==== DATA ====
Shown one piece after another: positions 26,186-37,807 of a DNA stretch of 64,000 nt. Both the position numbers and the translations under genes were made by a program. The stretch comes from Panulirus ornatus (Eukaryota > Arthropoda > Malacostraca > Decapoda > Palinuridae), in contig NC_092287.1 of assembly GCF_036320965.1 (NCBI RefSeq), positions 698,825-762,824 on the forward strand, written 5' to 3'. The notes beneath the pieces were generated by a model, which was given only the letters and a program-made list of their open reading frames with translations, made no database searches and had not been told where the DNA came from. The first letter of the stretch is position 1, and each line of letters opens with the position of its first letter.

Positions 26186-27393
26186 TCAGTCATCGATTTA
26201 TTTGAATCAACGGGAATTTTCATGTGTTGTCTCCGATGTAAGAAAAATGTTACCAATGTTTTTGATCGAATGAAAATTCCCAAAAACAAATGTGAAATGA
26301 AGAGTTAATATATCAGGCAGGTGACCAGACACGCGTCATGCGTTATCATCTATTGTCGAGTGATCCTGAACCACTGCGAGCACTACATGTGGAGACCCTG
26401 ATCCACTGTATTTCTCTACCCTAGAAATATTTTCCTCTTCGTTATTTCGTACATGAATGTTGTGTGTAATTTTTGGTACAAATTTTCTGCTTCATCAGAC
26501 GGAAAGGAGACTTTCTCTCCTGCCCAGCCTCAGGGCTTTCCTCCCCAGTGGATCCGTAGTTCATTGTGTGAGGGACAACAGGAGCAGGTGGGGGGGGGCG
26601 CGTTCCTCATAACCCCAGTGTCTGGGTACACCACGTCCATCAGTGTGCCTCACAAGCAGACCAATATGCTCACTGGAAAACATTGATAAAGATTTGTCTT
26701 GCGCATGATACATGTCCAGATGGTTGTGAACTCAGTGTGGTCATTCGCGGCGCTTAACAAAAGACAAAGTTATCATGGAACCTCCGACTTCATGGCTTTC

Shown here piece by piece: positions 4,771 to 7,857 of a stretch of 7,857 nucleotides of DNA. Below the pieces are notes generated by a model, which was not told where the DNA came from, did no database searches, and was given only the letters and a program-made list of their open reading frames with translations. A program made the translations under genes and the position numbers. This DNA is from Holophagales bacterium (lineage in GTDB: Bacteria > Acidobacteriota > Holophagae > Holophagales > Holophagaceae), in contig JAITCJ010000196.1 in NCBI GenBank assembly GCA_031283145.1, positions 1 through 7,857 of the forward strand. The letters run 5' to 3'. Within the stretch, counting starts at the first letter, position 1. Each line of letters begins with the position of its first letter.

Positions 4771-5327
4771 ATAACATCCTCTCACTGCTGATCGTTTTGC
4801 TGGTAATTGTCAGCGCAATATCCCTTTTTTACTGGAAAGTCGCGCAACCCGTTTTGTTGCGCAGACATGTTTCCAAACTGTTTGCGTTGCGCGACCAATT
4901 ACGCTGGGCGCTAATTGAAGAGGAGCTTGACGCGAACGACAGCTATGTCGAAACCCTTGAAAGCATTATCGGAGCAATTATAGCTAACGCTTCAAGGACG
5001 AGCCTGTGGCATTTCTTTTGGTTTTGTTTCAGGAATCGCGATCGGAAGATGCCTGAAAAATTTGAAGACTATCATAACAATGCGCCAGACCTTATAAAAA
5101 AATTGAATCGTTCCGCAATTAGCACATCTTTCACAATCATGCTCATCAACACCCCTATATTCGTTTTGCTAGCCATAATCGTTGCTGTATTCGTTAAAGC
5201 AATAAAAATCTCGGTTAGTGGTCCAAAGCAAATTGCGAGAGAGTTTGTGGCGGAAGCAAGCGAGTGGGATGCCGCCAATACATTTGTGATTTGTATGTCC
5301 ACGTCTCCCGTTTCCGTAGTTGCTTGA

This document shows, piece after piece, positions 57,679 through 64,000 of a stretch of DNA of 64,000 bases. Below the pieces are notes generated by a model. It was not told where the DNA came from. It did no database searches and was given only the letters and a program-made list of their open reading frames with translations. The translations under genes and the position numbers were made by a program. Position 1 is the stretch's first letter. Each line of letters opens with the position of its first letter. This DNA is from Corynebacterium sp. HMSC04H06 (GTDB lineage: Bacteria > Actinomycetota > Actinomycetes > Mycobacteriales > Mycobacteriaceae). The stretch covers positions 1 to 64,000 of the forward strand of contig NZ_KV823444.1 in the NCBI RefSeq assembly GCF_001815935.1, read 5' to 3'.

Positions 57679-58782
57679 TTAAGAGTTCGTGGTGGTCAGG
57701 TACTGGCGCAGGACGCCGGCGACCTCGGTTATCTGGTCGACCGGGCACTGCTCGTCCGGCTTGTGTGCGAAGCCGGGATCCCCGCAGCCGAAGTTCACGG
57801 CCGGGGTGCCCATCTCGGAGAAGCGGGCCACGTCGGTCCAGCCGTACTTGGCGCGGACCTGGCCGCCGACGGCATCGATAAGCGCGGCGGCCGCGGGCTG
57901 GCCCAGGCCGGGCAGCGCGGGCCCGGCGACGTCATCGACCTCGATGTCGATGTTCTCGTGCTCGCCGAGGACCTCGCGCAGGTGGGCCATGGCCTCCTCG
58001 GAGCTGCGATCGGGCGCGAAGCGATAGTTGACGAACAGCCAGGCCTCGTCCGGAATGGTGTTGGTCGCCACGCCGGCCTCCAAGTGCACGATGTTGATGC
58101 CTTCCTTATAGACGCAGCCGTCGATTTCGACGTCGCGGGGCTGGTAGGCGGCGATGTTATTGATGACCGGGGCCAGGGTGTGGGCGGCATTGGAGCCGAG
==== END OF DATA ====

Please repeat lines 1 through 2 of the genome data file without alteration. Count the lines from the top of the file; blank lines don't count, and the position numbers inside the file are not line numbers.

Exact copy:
Shown one piece after another: positions 26,186-37,807 of a DNA stretch of 64,000 nt. Both the position numbers and the translations under genes were made by a program. The stretch comes from Panulirus ornatus (Eukaryota > Arthropoda > Malacostraca > Decapoda > Palinuridae), in contig NC_092287.1 of assembly GCF_036320965.1 (NCBI RefSeq), positions 698,825-762,824 on the forward strand, written 5' to 3'. The notes beneath the pieces were generated by a model, which was given only the letters and a program-made list of their open reading frames with translations, made no database searches and had not been told where the DNA came from. The first letter of the stretch is position 1, and each line of letters opens with the position of its first letter.

Positions 26186-27393